If you’re going to visit someone who has been brought up in Reading, you will you get to know all about the town’s history: what building was what, where all the cinemas and theatres were, where they went dancing. We have some clients who were in Reading on the day the bombs fell in the Second World War.
Finding out about the rich history of Reading is just one of the rewarding aspects of volunteering as a befriender for Age UK Reading says the scheme’s coordinator John Evans: ‘Quite a few of our volunteers have lost their grandparents, so befriending gives them the chance to have contact with that generation and give something back to the community’.
The scheme has been running for ten years, offering both home visits and telephone calls to older people – generally aged 55 or older. Every year, the team of volunteer befrienders make thousands of phone calls and hundreds of home visits. One befriender describes her experience:
I was matched up with a lady who I visit after work for around an hour every Wednesday. At first I was very apprehensive – would we have enough to talk about? What if she doesn’t like me? What if I overstep the mark? The one phrase that I kept thinking was ‘she is probably as anxious about this as I am’. With that in the back of my mind I felt more at ease. We sat and talked about a wide range of things. I even gave her some advice on how to use her new iPad to get local news. It has been two months now and I am surprised at how much I am getting back from volunteering. I can see how much it is helping my client, but never expected to get equally as much back. It has given me a new perspective on how such a little, i.e. giving up an hour of my time each week, can make a big difference.
From the clients’ perspective, the benefits are numerous. Some value the chance to keep in touch with the outside world, others the opportunity to talk to younger people. (John particularly enjoys matching younger volunteers with befriendees because ‘they have a certain spark which can be very uplifting for the people they are visiting’.) The results of John’s last annual survey were extremely positive with respondents saying that as a result of phone calls, homes visits, or both, they felt happier, less lonely, and more able to talk about their problems.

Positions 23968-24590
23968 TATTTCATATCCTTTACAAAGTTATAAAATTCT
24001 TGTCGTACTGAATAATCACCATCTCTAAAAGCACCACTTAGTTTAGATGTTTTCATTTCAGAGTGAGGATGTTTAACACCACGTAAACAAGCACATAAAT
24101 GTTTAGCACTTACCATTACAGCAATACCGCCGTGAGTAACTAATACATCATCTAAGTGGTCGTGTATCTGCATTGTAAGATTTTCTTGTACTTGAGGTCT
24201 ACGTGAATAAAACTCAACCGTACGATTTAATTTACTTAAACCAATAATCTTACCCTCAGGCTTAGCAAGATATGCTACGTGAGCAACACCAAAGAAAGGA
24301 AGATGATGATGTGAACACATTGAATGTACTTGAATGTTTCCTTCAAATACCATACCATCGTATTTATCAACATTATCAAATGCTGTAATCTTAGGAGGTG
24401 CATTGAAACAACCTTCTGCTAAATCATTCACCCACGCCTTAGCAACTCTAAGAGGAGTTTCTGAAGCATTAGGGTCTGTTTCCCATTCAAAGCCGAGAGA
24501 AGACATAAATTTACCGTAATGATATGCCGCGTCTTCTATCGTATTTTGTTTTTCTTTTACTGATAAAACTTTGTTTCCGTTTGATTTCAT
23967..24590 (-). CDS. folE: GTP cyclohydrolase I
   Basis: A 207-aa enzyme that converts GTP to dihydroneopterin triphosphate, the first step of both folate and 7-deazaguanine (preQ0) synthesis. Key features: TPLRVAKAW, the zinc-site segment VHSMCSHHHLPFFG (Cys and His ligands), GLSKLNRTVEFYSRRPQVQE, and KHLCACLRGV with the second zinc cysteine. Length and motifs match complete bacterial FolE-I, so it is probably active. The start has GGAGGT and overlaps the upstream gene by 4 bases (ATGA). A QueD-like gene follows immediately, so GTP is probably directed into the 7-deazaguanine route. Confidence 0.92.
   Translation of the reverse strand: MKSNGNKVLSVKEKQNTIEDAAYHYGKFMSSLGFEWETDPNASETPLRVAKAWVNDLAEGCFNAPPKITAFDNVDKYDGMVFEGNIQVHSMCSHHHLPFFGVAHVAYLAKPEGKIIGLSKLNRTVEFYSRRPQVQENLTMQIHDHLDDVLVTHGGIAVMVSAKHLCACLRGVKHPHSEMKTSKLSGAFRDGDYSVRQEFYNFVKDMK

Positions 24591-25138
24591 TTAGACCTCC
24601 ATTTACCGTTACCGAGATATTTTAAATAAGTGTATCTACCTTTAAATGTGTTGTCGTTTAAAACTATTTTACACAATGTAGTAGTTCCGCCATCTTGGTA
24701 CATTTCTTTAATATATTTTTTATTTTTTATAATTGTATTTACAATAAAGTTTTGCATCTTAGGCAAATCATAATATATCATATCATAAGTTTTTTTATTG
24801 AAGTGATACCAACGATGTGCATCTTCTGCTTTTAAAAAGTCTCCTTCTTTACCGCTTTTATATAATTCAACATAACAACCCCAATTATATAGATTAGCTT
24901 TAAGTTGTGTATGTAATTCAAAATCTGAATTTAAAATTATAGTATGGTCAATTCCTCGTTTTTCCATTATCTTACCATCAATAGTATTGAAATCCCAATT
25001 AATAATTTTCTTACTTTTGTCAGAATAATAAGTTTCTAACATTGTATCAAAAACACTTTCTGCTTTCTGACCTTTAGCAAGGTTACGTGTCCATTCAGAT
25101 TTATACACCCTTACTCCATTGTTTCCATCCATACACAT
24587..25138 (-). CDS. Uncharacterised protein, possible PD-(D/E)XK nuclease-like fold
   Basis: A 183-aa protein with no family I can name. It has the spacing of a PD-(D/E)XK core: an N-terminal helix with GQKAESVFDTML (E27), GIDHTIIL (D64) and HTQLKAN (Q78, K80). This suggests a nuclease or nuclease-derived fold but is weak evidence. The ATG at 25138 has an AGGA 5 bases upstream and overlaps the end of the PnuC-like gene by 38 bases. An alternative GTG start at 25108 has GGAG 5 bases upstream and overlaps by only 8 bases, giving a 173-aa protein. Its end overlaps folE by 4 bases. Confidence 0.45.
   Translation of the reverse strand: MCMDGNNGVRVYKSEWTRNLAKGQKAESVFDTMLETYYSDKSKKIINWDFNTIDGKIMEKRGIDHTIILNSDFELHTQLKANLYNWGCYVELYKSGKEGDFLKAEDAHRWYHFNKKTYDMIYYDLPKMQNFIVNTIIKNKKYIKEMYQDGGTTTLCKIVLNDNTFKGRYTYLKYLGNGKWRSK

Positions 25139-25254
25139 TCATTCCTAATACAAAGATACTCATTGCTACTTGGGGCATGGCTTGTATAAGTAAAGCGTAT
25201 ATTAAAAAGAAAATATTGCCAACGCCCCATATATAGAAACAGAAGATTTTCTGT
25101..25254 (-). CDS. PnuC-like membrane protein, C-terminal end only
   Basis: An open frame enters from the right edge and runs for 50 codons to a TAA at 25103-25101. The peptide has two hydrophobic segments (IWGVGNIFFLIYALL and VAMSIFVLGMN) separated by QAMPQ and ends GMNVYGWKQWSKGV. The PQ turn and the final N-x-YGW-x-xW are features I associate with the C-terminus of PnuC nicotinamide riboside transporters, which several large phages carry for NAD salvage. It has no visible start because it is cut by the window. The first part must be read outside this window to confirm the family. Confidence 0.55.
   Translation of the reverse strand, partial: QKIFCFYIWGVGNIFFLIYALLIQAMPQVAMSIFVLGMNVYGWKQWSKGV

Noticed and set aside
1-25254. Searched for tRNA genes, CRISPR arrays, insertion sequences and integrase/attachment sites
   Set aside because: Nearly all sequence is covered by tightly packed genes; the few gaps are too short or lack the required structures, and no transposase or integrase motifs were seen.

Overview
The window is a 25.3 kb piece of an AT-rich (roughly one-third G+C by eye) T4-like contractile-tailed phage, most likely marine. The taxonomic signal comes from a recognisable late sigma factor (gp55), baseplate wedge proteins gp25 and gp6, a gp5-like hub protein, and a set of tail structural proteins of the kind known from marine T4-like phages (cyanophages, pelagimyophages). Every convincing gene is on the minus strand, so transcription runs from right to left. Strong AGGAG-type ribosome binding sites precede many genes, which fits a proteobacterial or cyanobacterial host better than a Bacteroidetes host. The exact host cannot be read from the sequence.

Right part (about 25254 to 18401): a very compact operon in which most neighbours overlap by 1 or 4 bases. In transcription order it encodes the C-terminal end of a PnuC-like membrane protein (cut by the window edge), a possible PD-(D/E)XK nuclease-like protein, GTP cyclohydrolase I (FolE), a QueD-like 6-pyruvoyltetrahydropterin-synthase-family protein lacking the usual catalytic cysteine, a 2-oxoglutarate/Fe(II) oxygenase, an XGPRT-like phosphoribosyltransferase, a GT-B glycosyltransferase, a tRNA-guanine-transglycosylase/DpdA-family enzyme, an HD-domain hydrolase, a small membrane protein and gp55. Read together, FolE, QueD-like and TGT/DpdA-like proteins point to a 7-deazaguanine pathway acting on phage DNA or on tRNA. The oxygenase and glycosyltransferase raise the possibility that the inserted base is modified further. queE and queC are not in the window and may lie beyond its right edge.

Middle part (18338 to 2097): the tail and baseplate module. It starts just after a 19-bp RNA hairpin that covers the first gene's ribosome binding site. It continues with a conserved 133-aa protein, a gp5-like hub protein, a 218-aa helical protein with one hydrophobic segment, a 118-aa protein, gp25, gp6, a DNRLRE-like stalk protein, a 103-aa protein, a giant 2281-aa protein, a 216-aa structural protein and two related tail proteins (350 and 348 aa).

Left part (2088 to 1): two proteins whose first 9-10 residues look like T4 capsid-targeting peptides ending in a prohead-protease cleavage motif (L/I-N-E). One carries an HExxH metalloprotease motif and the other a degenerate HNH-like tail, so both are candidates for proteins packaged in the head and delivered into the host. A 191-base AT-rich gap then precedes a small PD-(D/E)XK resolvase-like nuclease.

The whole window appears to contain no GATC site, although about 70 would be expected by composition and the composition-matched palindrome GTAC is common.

For John, one of the key advantages of the scheme is that it is confidence-building for isolated people. They might have family who live in the area, but be looking for some social interaction outside of that. They might live in sheltered accommodation but find that there’s no sense of community with other residents. In both cases befriending fulfils an important role: ‘clients can relax with befrienders, giving them a feeling of wellbeing and hopefully making them more independent’. Befrienders can offer support with IT, reading post for those who are partially-sighted, or passing on information about other services such as Readibus, pendant alarms and Age UK’s advice and support.
John has seen the need for befriending increase over the past decade, with more referrals coming in from social services, other charities, and families, as well as self-referrals from clients. Age UK Reading’s scheme is well-established, but as with other befriending organisations, it’s an ongoing challenge to find enough volunteers to keep up with demand for the service. ‘People’s jobs change, they move away, so we always need more!’ says John.